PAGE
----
Face recognition police to scan Notting Hill Carnival CCTV

Updated: 

Police officers with special skills for recognising the faces of offenders will be monitoring Notting Hill Carnival in a crackdown on crime.

The "super-recognisers" will be inside a CCTV control room seeking out both offenders committing crimes and anyone with bail conditions which ought to stop them from attending the event.

It is one of a number of measures the Met will be taking to ensure visitors from all over the country can stay safe and enjoy themselves during the carnival, which will be marking its 50th anniversary on Sunday and Bank Holiday Monday.

Sunday will start at 10.30am with the colourful parade for Children's Day, and Monday will be the traditional Grand Finale.

The force will also be trialling a facial recognition system to help identify wanted offenders, by using cameras which scan the faces of those passing by and flag up potential matches against a database of custody images.

London's "threat level" has been set at "severe" for some time now and the police are urging all those planning to attend the carnival to remain vigilant and report anything suspicious.

Over the last week, police have arrested 215 people they believe planned to use the carnival as a cover for committing crime or violence. More than 200 search warrants were also made.

Although the arrests were mostly for drugs-related offences, officers have also taken six firearms and 50 rounds of ammunition, as well as a number of knives and machetes from the streets. Three motor vehicles and £30,000 were also seized.

Superintendent Robyn Williams said: "This weekend is the highlight of the year, not only for the Caribbean community, but also for many visitors from London and the rest of the country.

"The Met has worked hard to ensure that Carnival is a safe and enjoyable weekend for everyone who attends and I would ask all carnival-goers to enjoy this family event and make sure that you follow officers' and stewards' instructions."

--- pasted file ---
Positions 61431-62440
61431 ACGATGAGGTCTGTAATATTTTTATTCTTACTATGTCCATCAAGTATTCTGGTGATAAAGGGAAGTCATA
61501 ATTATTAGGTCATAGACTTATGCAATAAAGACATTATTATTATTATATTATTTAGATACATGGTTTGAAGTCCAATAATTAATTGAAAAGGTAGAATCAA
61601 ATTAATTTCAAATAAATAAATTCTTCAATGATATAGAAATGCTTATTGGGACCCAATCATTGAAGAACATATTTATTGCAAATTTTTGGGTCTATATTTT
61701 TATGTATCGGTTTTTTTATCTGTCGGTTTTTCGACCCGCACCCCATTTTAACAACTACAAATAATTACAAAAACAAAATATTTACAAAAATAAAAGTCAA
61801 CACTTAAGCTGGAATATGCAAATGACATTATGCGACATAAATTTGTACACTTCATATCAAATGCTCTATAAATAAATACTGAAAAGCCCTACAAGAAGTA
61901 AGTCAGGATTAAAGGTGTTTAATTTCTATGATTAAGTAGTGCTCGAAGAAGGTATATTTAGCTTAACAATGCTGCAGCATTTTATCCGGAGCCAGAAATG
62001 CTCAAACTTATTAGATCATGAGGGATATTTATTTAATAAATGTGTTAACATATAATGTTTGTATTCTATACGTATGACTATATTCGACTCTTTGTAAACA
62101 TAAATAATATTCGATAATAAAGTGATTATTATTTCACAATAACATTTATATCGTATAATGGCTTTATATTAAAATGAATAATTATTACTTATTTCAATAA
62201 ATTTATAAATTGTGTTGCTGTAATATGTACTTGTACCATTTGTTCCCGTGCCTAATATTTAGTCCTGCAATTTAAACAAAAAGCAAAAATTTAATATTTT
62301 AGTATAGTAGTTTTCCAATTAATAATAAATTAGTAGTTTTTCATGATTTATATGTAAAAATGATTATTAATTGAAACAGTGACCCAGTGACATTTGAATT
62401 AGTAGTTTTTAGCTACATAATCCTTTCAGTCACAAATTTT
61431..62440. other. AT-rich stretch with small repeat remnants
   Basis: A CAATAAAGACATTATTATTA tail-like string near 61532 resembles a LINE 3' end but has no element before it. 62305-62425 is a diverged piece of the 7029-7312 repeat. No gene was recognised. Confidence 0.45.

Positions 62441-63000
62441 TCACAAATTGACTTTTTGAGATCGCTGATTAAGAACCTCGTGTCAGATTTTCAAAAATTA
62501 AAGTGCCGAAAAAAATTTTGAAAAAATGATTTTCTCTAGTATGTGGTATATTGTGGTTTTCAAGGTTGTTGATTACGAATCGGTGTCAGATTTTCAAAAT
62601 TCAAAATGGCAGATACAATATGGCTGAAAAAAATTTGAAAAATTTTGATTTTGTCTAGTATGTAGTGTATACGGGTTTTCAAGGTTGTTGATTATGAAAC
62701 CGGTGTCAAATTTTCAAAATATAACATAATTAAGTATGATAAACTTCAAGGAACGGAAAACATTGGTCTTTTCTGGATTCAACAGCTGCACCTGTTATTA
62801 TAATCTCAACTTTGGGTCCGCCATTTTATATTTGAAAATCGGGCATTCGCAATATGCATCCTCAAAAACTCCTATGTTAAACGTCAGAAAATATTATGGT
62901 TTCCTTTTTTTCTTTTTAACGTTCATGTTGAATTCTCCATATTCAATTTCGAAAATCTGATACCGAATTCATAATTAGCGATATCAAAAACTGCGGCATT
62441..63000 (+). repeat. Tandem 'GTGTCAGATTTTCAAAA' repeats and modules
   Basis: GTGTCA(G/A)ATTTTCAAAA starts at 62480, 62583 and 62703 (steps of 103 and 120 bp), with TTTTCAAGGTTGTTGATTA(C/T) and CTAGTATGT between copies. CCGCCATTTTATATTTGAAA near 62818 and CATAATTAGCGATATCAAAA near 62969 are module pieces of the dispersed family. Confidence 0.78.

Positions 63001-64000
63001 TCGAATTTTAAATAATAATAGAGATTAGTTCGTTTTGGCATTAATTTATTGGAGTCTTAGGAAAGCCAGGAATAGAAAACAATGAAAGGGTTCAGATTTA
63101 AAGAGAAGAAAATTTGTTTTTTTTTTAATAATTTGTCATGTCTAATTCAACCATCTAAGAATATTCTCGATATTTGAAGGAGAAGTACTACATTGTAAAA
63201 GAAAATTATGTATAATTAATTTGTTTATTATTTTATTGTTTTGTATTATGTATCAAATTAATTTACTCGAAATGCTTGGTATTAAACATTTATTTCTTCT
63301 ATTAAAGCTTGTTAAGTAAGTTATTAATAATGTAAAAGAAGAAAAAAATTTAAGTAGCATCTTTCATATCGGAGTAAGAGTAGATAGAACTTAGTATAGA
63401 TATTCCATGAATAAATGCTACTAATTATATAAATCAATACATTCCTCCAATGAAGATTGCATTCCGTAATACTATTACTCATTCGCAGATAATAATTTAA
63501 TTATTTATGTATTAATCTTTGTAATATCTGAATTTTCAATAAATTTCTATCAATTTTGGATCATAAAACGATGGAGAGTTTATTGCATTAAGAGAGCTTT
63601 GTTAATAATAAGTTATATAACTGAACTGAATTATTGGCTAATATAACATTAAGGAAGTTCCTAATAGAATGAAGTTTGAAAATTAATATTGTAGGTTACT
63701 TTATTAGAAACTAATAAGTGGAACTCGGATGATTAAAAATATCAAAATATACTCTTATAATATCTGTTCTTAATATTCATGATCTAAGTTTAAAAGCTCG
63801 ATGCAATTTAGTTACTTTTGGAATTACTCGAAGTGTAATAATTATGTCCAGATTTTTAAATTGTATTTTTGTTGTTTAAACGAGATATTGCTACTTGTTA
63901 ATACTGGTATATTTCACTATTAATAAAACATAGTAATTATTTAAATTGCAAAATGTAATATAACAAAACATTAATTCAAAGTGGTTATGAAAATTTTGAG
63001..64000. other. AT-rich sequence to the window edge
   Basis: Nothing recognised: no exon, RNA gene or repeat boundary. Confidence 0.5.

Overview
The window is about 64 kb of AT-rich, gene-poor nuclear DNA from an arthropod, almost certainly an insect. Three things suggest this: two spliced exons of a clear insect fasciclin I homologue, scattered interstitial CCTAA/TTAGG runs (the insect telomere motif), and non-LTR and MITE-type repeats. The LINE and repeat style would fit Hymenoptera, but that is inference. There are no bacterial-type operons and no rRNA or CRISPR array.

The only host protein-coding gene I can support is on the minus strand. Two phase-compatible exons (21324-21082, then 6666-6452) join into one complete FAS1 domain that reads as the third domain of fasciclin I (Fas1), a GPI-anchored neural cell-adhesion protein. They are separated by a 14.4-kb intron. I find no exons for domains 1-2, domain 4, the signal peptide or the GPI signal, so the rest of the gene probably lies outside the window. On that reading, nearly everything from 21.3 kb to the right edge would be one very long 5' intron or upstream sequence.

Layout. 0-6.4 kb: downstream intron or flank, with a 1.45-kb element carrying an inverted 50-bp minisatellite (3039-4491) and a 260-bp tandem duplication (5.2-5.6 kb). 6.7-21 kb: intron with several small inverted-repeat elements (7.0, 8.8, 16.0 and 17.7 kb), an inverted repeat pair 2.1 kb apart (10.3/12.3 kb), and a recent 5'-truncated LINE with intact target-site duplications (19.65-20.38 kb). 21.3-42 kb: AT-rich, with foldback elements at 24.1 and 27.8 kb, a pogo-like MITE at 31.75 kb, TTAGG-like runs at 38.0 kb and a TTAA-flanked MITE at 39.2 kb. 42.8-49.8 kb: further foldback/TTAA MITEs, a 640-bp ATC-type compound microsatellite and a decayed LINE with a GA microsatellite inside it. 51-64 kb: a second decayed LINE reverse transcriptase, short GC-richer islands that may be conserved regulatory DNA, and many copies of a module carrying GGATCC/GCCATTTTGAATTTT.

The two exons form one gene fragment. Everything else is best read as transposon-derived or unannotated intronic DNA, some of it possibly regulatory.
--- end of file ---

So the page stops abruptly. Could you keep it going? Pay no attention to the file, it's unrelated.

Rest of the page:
His tips for staying safe at the carnival include:

:: Checking public transport in advance using the TfL website to avoid stations which may be closed or exit-only;

:: Going with the flow of the crowd, instead of against it, even if police mark out a longer route. Officers will also be handing out maps of the area at the event;

:: Having a set meeting place in case you lose family or friends, rather than rely on mobile phones;

:: Avoiding bringing valuables or too much cash and always being conscious to keep them out of sight, to avoid tempting opportunistic thieves;

:: Staying alert all the way home, even when the party is over;

Police have also asked people to be on the lookout for a missing teenager, who they believe may attend the carnival;

Veronica Sbircea, 15, was last seen around Brixton Road in south London on the afternoon of Thursday July 28.

Veronica, who sometimes goes by the name of Rachel, went missing from Kettering, Northamptonshire, but is originally from London. She is described as white, 5ft and with long straight black hair and brown eyes.

Detective Inspector Stuart Hitchon of Northants Police said: "It's very concerning that for someone who is very active on social media and was seen on public transport several times in the 24 hours before she went missing, there is absolutely nothing since. This clear absence of any activity is very worrying and we really need her to make contact."